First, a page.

Scotland is part of the United Kingdom, and creating a new independent country of Scotland cannot be good for anybody as far as I can see. To me it's not just an economic argument, but one based on history; not squabbles over currency, interest rates and EU membership. It's far more fundamental than that.
We left for the English Midlands when I was five so I certainly don't claim to understand the emotions of the Scottish people in this important moment, but I do feel a strong connection to the country. I would be saddened to see them vote for independence. But watching the Better Together campaign in action, I wouldn't blame them.
So, maybe it's not all doom and gloom. British companies can be ready to fight hard for new exports with a weaker pound. Overseas investors, particularly those holding dollars due to the tightening of US fiscal rules, may well be looking to invest in British companies, which is good for the tech sector in particular.
Scottish independence and our relationship with the EU are important debates. But they cannot be the only debates. A flag no longer guarantees self-determination. In the 21st Century, the only way to determine our own destiny is to work more closely with other nations.
It will be like any other day. Across the lochs and glens, the ancient castles and moors, the stunning landscape of Scotland so beloved by its people and visitors alike will remain unchanged. The Scottish scenery will shrug off any upheaval, as it has always done, but her inhabitants will find that a harder course to plot.
It was another Conservative prime minister, Harold Macmillian, who explained in just five short words how governments can crumble with such spectacular suddenness: Events, my dear boy, events.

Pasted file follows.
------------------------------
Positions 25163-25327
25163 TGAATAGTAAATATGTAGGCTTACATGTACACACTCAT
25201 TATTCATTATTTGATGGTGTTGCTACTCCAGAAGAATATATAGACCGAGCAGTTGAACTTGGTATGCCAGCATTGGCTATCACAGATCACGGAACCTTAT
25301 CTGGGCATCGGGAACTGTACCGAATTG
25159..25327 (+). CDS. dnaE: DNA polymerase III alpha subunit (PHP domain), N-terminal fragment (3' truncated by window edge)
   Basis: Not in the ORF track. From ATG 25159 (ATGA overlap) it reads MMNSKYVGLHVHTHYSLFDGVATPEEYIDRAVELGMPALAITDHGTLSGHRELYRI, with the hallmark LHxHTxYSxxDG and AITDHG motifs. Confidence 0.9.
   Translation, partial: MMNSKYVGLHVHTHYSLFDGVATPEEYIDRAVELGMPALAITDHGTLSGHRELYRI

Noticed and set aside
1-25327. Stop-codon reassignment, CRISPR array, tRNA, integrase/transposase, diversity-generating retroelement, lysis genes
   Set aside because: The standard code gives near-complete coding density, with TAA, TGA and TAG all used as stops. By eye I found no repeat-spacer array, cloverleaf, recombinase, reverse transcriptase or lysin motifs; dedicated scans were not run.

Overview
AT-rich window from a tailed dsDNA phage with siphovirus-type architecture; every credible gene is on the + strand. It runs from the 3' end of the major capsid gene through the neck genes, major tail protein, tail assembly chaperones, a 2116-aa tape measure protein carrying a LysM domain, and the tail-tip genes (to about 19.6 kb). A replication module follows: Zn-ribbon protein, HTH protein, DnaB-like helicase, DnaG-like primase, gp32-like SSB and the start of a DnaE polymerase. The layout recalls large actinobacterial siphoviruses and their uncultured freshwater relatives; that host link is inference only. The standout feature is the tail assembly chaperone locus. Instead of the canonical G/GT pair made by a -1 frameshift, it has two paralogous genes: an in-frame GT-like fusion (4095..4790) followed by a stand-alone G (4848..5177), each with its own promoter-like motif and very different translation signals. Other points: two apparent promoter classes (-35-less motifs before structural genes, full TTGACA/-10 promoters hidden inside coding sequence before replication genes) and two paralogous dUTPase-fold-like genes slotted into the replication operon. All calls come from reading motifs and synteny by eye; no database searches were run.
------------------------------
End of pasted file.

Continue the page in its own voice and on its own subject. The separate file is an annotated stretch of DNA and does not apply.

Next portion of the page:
We recognise the appeal of separate nationhood, but the choice is about much more than that: the everyday lives of the people of these islands, our collective future security, our jobs and our livelihoods. Cutting Scotland out of the UK would cause massive upheaval and risk for both Scots and all other Britons.
Next Thursday, Scotland will vote on whether it wants to stay in the United Kingdom or leave and become separate from the rest of the UK. In the last few weeks, the polls have narrowed considerably with one YouGov poll on Sunday suggesting that - for the first time - the "Yes" campaign is in the lead by 1 point. What's clear is it is neck-and-neck.
So, next week the Scots will decide if they want to be independent. Let me start by declaring a lack of interest in this issue. A complete lack of interest. I think may be one-eighth Scottish but I really don't care if I have Scottish blood coursing through my veins. It hasn't affected my life either way.
There is now a very distinct possibility that Scotland may vote on 18 September to change this partnership. I am intrigued about what further this country has in store, quite possibly as an independent nation in its own right.
Kevin Bridges joked at the Edinburgh Festival Fringe last month that in the wake of the Referendum vote in Scotland it was as if the whole country was...
The degree of centralised control in the UK is dramatic compared to other major economies, whether developed or developing, and it doesn't seem obvious as to why this makes good economic sense for either those that live in different parts of the country nor the country as a whole.
These days, It may be that equivalent triumphs are harder to achieve. Even so, the Union has been one of the greatest constitutional successes in human history, rivalled only by the United States of America. Today, it is in jeopardy.
Yesterday's Scottish referendum poll conducted by YouGov has caused real panic amongst those supporting the better together campaign after the opinion...
Let's be honest, at this stage in the game it is not about facts anymore: the McCrone Report, the Wee Blue Book or the shady (and very temporary) Scottish House Buying Clause, all have been shared extensively. The information is out there if you want it but you are likely to only consume and believe literature that supports your existing beliefs.
At the heart of the Yes campaign is a simple and admirable goal; to build a better Scotland for Scots living now and for those in generations to come. In fact, this goal is more than admirable. It is desirable, enviable, humane, generous and, above all, hopeful.